Yuan rate ´at right level but fluctuation possible´ (02/14/2011)

Updated: 2011/2/14 10:16:00

BEIJING - The exchange rate against the US dollar is currently at an appropriate level but could fluctuate in the future, Yi Gang, vice-governor of the central bank and head of the State Administration of Foreign Exchange, said on Sunday.

"In the future, as markets fluctuate and labor productivity changes, the rate will certainly show some fluctuation," he said at a seminar.

Last Thursday, the yuan´s central parity rate rose to a record high of 6.5849 against the US dollar, after rising for three consecutive trading days, before declining to 6.5952 on Friday.

The yuan has appreciated about 3.6 percent against the dollar since mid-June. A report from the US Treasury said earlier that on an inflation-adjusted basis, the appreciation was even higher, at an annual rate of more than 10 percent.

US Federal Reserve Chairman Ben Bernanke said last Wednesday that China´s recent measures to control inflation by raising interest rates is "surprising" and urged Beijing to let its currency rise in value.

Currently the exchange rate is still underestimated by no more than 10 percent, said Lu Mai, secretary-general of the China Development Research Foundation (CDRF).

The resilience of exporters to the rising yuan is stronger than previously estimated, which helps to pave the way for more currency reform to liberalize the yuan, he said.

In 2007 and 2008, the Chinese currency rose by 7 percent annually against the US dollar, but China´s GDP only declined by 0.28 percentage points, with inflation down by 0.42 points and workers´ wages up by 0.07 points, according to CDRF research.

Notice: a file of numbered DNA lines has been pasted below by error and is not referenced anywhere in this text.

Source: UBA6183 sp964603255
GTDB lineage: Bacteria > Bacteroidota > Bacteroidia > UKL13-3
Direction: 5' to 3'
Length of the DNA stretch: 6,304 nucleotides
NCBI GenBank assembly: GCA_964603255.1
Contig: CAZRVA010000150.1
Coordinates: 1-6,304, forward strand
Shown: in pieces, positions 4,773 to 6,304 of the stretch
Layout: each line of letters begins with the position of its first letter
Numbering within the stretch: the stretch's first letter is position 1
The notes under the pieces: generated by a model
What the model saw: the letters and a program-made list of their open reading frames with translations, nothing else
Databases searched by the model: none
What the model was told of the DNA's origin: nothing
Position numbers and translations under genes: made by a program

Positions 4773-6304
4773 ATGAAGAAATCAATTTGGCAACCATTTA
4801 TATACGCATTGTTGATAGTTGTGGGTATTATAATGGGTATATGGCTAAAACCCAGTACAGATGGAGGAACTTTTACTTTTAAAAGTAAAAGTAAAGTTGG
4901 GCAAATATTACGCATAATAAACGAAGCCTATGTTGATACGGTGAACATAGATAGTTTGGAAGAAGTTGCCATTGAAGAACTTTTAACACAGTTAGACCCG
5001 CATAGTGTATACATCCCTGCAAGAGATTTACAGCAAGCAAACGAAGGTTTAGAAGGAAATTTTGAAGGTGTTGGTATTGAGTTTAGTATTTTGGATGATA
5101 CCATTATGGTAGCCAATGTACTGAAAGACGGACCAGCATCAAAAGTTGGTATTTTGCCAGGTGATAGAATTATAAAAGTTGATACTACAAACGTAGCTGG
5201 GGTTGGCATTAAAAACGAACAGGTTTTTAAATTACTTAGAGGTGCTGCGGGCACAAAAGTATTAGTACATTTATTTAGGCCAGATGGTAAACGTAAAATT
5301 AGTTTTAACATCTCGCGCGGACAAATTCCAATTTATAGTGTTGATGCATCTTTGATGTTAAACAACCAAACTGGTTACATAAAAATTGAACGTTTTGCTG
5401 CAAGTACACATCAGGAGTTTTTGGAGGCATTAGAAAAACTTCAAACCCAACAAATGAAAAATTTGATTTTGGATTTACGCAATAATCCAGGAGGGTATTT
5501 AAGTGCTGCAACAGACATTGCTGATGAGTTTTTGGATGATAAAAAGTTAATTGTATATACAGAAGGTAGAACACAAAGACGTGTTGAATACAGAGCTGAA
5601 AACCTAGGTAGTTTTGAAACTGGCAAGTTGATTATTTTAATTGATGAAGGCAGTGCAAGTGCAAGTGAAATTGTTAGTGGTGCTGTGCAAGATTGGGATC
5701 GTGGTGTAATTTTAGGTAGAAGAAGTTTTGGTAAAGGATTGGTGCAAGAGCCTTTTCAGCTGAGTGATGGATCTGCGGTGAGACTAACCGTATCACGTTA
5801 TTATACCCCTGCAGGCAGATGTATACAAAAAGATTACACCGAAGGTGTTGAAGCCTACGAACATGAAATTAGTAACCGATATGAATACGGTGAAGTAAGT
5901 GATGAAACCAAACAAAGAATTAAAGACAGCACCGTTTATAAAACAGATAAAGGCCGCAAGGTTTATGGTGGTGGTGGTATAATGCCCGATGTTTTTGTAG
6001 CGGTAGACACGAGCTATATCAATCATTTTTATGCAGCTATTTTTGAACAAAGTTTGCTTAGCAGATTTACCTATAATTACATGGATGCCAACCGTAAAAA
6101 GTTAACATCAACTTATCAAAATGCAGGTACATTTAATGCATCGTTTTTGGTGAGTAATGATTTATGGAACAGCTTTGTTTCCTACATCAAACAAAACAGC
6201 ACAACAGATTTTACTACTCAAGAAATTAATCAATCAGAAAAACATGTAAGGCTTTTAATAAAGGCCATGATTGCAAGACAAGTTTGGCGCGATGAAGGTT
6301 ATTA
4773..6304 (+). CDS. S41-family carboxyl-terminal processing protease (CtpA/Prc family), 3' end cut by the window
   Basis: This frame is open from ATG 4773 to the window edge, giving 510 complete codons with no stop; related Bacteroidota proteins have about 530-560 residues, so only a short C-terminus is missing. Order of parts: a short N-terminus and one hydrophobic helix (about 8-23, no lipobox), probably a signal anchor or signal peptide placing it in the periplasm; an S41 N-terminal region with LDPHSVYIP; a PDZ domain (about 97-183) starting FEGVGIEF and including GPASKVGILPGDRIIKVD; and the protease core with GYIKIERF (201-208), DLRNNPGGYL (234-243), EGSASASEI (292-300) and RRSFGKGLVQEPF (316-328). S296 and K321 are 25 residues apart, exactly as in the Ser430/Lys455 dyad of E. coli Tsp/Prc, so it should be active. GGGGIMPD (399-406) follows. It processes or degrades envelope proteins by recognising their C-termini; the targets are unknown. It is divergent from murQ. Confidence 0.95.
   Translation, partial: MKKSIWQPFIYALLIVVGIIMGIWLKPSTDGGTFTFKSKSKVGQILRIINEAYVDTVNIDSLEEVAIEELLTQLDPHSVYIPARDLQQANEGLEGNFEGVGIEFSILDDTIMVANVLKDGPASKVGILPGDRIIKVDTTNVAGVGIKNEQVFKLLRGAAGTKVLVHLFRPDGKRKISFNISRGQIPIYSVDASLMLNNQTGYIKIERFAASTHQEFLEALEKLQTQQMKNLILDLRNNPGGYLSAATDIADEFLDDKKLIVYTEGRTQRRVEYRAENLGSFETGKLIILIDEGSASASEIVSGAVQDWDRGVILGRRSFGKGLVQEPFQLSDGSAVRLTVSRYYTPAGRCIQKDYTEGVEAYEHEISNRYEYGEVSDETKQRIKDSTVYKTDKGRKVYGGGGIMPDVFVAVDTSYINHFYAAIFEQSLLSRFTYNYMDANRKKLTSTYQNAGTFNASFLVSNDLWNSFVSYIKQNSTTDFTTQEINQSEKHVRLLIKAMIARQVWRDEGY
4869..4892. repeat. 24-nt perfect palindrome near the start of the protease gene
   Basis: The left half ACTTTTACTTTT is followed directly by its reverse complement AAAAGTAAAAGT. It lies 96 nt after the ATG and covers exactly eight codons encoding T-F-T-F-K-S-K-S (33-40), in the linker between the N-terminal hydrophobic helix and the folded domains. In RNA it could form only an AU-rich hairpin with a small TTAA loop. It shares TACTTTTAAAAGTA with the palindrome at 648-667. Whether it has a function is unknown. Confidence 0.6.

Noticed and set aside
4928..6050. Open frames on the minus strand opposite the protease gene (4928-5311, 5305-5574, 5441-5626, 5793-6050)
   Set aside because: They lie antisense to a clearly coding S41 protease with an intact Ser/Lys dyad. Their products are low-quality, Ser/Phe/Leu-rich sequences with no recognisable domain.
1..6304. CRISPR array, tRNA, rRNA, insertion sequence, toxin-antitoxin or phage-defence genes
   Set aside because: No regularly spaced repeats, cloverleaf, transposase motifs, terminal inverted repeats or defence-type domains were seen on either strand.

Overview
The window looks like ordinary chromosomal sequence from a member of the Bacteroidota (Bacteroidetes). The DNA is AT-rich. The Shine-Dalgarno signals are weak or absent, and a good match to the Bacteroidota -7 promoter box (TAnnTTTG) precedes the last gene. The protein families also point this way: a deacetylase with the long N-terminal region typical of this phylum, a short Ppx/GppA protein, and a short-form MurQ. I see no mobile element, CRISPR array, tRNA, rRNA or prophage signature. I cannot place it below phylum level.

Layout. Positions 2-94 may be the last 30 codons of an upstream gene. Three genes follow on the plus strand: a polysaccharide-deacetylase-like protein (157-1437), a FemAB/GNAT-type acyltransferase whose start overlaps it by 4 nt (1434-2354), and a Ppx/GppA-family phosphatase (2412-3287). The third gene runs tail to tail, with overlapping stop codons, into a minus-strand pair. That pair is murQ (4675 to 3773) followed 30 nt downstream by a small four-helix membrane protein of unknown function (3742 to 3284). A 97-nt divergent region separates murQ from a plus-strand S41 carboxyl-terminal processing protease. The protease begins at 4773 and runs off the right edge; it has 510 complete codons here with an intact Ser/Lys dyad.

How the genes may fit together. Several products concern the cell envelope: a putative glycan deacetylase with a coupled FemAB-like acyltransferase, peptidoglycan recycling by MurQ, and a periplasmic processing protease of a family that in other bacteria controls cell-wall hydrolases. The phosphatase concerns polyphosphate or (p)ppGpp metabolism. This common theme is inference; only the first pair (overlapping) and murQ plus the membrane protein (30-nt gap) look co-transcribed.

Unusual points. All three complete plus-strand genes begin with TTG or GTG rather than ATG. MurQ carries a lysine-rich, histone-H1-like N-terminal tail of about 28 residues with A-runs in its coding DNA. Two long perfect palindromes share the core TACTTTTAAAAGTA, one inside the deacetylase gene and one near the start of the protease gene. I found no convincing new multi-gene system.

"The figures showed that progressive currency reform since July 2005 was successful, and the government should accelerate the reform and further free the yuan in the next five years to promote healthy, long-term economic development," Lu said.

China should keep the proportion of its trade surplus to GDP within 5 percent, and avoid further increasing its huge foreign exchange reserves to allow the currency to settle at a balanced level, he said.

China´s foreign reserves rose to a record $2.85 trillion at the end of last year, an 18.7 percent increase year-on-year, according to statistics from the People´s Bank of China, the central bank.

Yi said he took note of the CDRF findings, but emphasized that further moves depended on both the domestic and international economic situation and appropriate timing.

Lu Feng, an economist at Peking University, said now is the right time to deepen currency reform and let the yuan trade at a higher price as inflation is rising.

Analysts have predicted that the yuan will appreciate this year as inflation may see the government opt for a rising yuan to lower the cost of purchasing international commodities.

Lian Ping, chief economist at the Bank of Communications, predicted the yuan would rise by 5 to 7 percent in 2011.

Source: China Daily

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